Skip to main content
CNN.com /TRANSCRIPTS

CNN TV
EDITIONS





CNN LIVE EVENT/SPECIAL

Anthrax Scare: Discussion with Former U.N. Chief Weapons Inspector Richard Butler

Aired October 17, 2001 - 07:40   ET

THIS IS A RUSH TRANSCRIPT. THIS COPY MAY NOT BE IN ITS FINAL FORM AND MAY BE UPDATED.


THIS IS A RUSH TRANSCRIPT. THIS COPY MAY NOT BE IN ITS FINAL FORM AND MAY BE UPDATED.
PAULA ZAHN, CNN ANCHOR: We're going to talk more about all of that now. As we mentioned, authorities say the anthrax in a letter sent to Senator Tom Daschle was a very potent strain.

Joining us to talk more about that and about bioterrorism in general is Richard Butler. He is the former U.N. Chief Weapons Inspector in Iraq.

Welcome back.

RICHARD BUTLER, FORMER U.N. CHIEF WEAPONS INSPECTOR IN IRAQ: Good to see you Paula.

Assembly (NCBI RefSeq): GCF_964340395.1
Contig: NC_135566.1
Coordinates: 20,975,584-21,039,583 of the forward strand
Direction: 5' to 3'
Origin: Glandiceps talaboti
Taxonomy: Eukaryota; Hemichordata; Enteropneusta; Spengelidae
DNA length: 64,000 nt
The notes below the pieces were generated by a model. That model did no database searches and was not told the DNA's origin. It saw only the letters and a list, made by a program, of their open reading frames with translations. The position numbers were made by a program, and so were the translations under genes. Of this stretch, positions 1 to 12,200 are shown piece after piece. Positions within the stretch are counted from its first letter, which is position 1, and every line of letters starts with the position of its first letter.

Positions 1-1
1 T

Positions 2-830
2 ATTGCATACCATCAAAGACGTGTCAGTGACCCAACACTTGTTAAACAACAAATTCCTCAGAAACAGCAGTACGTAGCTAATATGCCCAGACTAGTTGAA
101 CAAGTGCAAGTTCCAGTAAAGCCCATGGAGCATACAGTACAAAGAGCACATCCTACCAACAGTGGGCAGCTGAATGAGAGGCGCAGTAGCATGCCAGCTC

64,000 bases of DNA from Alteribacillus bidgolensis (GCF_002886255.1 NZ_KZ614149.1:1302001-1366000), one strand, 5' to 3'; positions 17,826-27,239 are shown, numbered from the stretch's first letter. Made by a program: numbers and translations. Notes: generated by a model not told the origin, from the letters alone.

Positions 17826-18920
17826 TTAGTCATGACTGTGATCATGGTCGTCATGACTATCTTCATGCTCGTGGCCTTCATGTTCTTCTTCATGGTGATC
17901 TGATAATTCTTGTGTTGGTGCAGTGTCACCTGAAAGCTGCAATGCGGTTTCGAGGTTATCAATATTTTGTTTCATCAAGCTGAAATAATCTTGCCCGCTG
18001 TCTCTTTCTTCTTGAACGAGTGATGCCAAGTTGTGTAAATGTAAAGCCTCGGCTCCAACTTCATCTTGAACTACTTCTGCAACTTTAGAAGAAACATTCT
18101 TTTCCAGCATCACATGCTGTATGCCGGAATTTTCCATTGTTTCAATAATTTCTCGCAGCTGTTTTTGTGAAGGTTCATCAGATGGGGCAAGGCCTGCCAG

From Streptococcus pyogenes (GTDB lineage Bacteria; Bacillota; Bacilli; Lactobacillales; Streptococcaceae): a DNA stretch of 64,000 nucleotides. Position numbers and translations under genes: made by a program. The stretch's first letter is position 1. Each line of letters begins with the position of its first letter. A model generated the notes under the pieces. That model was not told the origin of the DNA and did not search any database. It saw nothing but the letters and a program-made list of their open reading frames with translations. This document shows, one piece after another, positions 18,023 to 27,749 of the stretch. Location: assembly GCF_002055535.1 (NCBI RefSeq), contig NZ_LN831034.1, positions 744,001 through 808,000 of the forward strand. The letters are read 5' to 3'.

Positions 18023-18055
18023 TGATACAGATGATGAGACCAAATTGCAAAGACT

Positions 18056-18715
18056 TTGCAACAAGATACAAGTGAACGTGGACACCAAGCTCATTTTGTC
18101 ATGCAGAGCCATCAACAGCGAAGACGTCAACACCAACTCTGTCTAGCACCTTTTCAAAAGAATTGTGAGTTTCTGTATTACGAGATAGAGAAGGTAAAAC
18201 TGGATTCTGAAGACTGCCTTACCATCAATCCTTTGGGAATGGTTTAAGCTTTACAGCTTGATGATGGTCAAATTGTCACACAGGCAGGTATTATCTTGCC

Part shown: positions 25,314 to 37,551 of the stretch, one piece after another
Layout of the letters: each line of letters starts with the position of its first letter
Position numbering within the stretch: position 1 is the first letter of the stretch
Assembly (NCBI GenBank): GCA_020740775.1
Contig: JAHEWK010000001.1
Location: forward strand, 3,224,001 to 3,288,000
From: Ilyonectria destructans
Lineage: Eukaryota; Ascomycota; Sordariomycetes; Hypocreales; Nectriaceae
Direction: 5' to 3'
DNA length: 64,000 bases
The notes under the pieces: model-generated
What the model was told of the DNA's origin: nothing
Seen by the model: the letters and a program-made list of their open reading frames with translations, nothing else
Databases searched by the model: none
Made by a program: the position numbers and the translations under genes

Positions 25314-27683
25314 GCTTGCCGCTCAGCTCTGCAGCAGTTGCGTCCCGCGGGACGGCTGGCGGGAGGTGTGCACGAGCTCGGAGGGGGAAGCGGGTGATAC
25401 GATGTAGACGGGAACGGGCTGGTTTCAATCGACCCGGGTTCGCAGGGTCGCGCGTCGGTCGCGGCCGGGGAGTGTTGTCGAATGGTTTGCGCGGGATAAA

ZAHN: We're going to count on you to clear up some confusion ...

BUTLER: If I can.

ZAHN: ... here this morning. I know. It's really tough because the reporting is all over the place on this one, but CNN is reporting with great confidence that this anthrax that was found sent to Daschle's office was natural in origin, not genetically engineered, potent ...

BUTLER: Right.

ZAHN: (INAUDIBLE).

BUTLER: I'm not sure how all of those terms relate to each other, but I do think what we know is this. That what went to Senator Daschle's office, for example, was very potent meaning that the size of the particles were small, could become the kind of anthrax that killed Mr. Stevens -- float through the air and get in the lungs.

That means this wasn't the stuff that some amateur cooked up in a fermenter in his bathroom. That may have been the beginning of the process, but it means it was subsequently dried and milled so that the particle size got down to this small and making it potent anthrax.